“I plan to get all-wheel drive, a battery that is close to 85kwHr as they have a supercharger (if there is a fee), and autopilot. Once the prices are known, I’m hopeful that will price the car near $45,000.”

There is a significant gap between when deposits were made for the vehicle and when the Model 3 will be released (many industry experts estimate mid 2018 at the earliest). But how long are people actually willing to wait to buy? Many MDP members claim they are committed to their planned purchase and don’t mind the long wait. Some are trying to manipulate their current lease-end date to coincide with the release of the Model 3. Still others say they will try to extend their current lease or see if the dealership will allow them to continue to lease on a month-to-month basis, or will make due with another vehicle in their household. Additional member quotes highlight this:

“I’m considering this an EV pioneer experience so…as long as it takes.”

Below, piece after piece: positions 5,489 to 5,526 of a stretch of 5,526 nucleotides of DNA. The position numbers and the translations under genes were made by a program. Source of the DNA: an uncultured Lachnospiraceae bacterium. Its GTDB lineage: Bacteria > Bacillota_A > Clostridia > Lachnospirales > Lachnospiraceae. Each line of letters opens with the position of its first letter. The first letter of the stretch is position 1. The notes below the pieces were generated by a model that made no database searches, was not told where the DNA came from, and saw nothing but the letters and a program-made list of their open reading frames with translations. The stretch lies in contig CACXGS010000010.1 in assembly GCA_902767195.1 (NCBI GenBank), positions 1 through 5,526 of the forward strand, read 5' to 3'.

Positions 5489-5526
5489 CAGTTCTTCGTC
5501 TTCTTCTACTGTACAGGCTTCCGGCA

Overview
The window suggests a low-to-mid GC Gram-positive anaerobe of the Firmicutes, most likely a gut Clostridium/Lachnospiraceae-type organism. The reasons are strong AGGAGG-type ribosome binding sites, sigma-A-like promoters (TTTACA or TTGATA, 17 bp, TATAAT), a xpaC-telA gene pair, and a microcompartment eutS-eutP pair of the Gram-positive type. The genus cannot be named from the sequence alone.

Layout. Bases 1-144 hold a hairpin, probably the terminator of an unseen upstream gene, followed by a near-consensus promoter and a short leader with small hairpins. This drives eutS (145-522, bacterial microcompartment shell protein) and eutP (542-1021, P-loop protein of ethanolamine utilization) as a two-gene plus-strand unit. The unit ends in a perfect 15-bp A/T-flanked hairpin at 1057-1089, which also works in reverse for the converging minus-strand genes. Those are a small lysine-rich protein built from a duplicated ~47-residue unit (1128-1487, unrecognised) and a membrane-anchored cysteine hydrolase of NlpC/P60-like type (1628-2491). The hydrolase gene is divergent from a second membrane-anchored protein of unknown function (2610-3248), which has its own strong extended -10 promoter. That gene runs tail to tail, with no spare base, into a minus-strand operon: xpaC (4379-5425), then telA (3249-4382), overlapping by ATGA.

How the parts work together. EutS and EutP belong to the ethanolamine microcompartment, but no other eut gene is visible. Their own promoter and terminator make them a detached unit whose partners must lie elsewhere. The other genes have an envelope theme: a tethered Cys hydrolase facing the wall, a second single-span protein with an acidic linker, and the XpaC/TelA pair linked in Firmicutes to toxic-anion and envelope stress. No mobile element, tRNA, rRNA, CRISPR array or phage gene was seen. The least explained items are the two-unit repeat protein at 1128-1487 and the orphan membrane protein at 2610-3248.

“I’ll wait until the end of February 2018 when my Model S lease is up. That seems pretty consistent with the time they are saying deliveries will begin. If   there is a delay beyond that date, I guess I’ll be stuck driving my Spark EV for a while.”

Placing a $1,000 down payment indicates a level of consumer interest and commitment, and our community members are a historically dedicated group, but do they have faith in their fellow enthusiasts? Many believe at least 50% of those who placed a deposit will follow through with an actual purchase. Timing may play a role, they say, as not everyone has control over when they need a new vehicle. Moreover, a person’s ability to purchase may be affected should their financial situation change between deposit date and vehicle availability.